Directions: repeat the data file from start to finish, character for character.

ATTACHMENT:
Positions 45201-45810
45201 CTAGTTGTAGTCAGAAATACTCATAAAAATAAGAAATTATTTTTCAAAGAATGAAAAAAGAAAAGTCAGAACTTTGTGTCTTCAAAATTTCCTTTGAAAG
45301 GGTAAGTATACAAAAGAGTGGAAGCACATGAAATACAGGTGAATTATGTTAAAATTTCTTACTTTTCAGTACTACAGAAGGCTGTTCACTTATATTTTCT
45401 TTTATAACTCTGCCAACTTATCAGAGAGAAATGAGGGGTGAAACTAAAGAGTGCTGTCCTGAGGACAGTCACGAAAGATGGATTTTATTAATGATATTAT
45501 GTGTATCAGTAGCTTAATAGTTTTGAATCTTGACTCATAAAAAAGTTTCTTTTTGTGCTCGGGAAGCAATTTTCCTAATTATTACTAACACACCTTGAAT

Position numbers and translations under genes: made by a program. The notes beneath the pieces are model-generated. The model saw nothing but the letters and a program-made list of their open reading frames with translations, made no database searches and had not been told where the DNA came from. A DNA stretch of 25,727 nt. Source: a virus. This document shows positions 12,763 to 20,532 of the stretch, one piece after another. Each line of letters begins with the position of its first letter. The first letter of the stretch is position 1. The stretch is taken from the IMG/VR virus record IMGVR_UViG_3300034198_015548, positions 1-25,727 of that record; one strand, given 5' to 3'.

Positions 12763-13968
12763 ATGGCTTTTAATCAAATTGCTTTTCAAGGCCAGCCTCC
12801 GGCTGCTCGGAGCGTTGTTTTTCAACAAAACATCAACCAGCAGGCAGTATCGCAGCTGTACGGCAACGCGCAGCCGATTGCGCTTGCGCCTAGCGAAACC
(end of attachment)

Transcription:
Positions 45201-45810
45201 CTAGTTGTAGTCAGAAATACTCATAAAAATAAGAAATTATTTTTCAAAGAATGAAAAAAGAAAAGTCAGAACTTTGTGTCTTCAAAATTTCCTTTGAAAG
45301 GGTAAGTATACAAAAGAGTGGAAGCACATGAAATACAGGTGAATTATGTTAAAATTTCTTACTTTTCAGTACTACAGAAGGCTGTTCACTTATATTTTCT
45401 TTTATAACTCTGCCAACTTATCAGAGAGAAATGAGGGGTGAAACTAAAGAGTGCTGTCCTGAGGACAGTCACGAAAGATGGATTTTATTAATGATATTAT
45501 GTGTATCAGTAGCTTAATAGTTTTGAATCTTGACTCATAAAAAAGTTTCTTTTTGTGCTCGGGAAGCAATTTTCCTAATTATTACTAACACACCTTGAAT

Position numbers and translations under genes: made by a program. The notes beneath the pieces are model-generated. The model saw nothing but the letters and a program-made list of their open reading frames with translations, made no database searches and had not been told where the DNA came from. A DNA stretch of 25,727 nt. Source: a virus. This document shows positions 12,763 to 20,532 of the stretch, one piece after another. Each line of letters begins with the position of its first letter. The first letter of the stretch is position 1. The stretch is taken from the IMG/VR virus record IMGVR_UViG_3300034198_015548, positions 1-25,727 of that record; one strand, given 5' to 3'.

Positions 12763-13968
12763 ATGGCTTTTAATCAAATTGCTTTTCAAGGCCAGCCTCC
12801 GGCTGCTCGGAGCGTTGTTTTTCAACAAAACATCAACCAGCAGGCAGTATCGCAGCTGTACGGCAACGCGCAGCCGATTGCGCTTGCGCCTAGCGAAACC